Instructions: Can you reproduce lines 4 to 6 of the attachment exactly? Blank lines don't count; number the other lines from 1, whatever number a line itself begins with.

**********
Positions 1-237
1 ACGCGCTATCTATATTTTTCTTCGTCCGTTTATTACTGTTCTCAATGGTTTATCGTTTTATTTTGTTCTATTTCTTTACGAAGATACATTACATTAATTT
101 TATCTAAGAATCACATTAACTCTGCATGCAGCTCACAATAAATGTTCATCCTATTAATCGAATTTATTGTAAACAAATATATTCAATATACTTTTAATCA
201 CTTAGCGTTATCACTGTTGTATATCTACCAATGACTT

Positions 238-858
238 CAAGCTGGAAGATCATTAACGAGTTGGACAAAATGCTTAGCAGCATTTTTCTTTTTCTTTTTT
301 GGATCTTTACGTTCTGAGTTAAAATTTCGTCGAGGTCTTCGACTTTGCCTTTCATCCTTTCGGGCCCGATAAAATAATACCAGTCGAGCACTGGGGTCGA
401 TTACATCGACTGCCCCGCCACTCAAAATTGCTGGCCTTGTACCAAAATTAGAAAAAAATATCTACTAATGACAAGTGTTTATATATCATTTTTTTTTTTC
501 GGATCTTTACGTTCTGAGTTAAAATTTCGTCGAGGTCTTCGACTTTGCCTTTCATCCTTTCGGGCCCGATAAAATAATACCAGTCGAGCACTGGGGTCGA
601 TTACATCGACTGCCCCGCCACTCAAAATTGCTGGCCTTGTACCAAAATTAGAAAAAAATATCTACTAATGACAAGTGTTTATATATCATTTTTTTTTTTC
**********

201 CTTAGCGTTATCACTGTTGTATATCTACCAATGACTT

Positions 238-858
238 CAAGCTGGAAGATCATTAACGAGTTGGACAAAATGCTTAGCAGCATTTTTCTTTTTCTTTTTT